In 2014, I first read the term blended learning. You can imagine my shock (horror!) at discovering organizations had come up with terminology to describe something that we had been doing, rather successfully, for 8 years, with no jargon. (Read my colleague Eric Hudson’s great piece on why the future of learning is beyond blended here). Now in 2018, we are no longer talking about blended learning. Why? At this point, many of our tech tools are an extension of ourselves. Our devices are a way (the way?) we interact with the world. Try to take a phone away from a young person and see what happens. It’s as if you have cut off their arm or their heart.

We are living our lives more and more online: The average American spends nearly half a day staring at a screen. A Nielsen Company audience report reveals that adults in the United States devoted about 10 hours and 39 minutes each day to consuming media in 2016. A 2017 study found that Americans spent over 4 hours a day on their mobile devices.

6 Questions We Should Be Asking about the Future of Learning

In the near future, we should support students and young people in experiencing what it’s like to learn in online and in person spaces, managing projects and their own work, much like how they are living their lives.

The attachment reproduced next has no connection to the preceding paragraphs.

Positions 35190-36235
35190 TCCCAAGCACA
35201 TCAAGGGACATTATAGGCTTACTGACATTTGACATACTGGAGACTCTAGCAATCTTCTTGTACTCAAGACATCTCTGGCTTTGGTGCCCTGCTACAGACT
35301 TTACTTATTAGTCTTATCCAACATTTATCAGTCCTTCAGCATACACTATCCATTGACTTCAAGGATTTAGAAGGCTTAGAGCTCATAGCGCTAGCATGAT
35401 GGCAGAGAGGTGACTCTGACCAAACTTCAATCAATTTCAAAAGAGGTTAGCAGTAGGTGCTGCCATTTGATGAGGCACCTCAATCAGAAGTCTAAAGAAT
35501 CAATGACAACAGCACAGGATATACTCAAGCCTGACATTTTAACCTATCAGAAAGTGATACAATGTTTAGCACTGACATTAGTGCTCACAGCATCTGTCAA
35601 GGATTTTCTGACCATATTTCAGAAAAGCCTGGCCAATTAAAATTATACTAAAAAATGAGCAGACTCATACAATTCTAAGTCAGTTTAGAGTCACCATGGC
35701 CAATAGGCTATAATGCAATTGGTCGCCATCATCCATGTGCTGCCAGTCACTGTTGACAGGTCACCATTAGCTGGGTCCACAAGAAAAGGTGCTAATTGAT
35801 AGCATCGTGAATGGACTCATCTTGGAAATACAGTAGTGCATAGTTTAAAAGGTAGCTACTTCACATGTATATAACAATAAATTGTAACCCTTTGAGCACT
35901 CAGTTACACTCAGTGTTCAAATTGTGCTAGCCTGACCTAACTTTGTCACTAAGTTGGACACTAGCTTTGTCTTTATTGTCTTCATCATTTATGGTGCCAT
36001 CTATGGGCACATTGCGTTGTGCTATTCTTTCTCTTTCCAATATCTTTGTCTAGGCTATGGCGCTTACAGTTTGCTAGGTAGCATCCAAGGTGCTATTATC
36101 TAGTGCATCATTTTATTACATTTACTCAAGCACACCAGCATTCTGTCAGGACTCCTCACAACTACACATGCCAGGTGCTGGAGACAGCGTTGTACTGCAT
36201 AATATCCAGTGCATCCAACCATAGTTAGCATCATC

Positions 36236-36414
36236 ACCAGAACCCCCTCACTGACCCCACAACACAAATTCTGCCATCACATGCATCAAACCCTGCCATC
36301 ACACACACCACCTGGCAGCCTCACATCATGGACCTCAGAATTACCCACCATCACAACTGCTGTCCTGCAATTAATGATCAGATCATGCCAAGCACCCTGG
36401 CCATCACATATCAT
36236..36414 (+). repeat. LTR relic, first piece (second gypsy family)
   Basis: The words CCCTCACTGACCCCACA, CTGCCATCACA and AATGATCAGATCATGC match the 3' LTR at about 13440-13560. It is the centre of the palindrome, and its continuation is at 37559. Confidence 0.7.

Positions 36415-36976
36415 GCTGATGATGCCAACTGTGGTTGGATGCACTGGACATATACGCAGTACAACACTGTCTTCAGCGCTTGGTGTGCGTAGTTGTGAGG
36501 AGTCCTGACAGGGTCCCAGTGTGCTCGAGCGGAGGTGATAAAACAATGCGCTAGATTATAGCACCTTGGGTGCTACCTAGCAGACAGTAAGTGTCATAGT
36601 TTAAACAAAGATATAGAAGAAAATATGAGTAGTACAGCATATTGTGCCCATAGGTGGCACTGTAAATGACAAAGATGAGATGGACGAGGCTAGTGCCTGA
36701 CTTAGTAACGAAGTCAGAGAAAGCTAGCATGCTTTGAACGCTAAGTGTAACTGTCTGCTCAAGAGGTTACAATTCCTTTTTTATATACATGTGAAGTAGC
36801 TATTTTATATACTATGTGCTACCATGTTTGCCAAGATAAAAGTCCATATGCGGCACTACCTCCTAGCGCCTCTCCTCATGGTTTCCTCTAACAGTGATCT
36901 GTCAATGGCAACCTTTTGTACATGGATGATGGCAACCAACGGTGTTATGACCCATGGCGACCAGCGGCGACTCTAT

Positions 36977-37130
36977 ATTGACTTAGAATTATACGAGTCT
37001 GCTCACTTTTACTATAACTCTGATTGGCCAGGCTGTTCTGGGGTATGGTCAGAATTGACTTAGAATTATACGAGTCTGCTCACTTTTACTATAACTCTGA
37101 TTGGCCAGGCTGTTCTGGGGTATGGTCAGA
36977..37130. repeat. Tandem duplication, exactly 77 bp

Given this reality and given our goal of preparing young people for the world we think they may inherit, what learning experiences can and should we as educators design for? What does learning look like in the modern era?

Six questions we are asking at GOA, specifically in our new professional learning course, Modern Learning Lab, are:

  • How might we design modern learning experiences where students drive their own learning?
  • How might we design learning experiences where students solve real world problems and engage in meaningful and relevant work?
  • How might we design assessments that foster and inform learning?
  • How might we design learning experiences that build connections and allow for collaborative meaning making and problem solving?
  • How might we design learning experiences that foster learning in a variety of spaces and places?
  • How might we design learning experiences that allow students to own and drive their own time and schedule and learn at their own pace?

These questions don’t center upon, nor are they dependent on, technology, though if technology is an integral part of our lives, some of the answers to these questions might lie in the use of technology. Some might not. The fact is, we don’t know the answers to these questions fully, nor do we know that they are most definitely the right questions. It’s in the spirit of collaborative inquiry that we encourage educators to come together to tackle, design, build modern learning experiences.

Share resources or ideas you have with us on any of the questions above @GOALearning on Twitter, or by emailing hello@globalonlineacademy.org with the title “modern learning.”

For more, see:

Global Online Academy (GOA) reimagines learning to empower students and teachers to thrive in a globally networked society. Professional learning opportunities are open to any educator. To sign up or to learn more, see our Professional Learning Opportunities for Educators or email hello@GlobalOnlineAcademy.org with the subject title “Professional Learning.” Follow us on Twitter @GOALearning. To stay up to date on GOA learning opportunities, sign up for our newsletter here.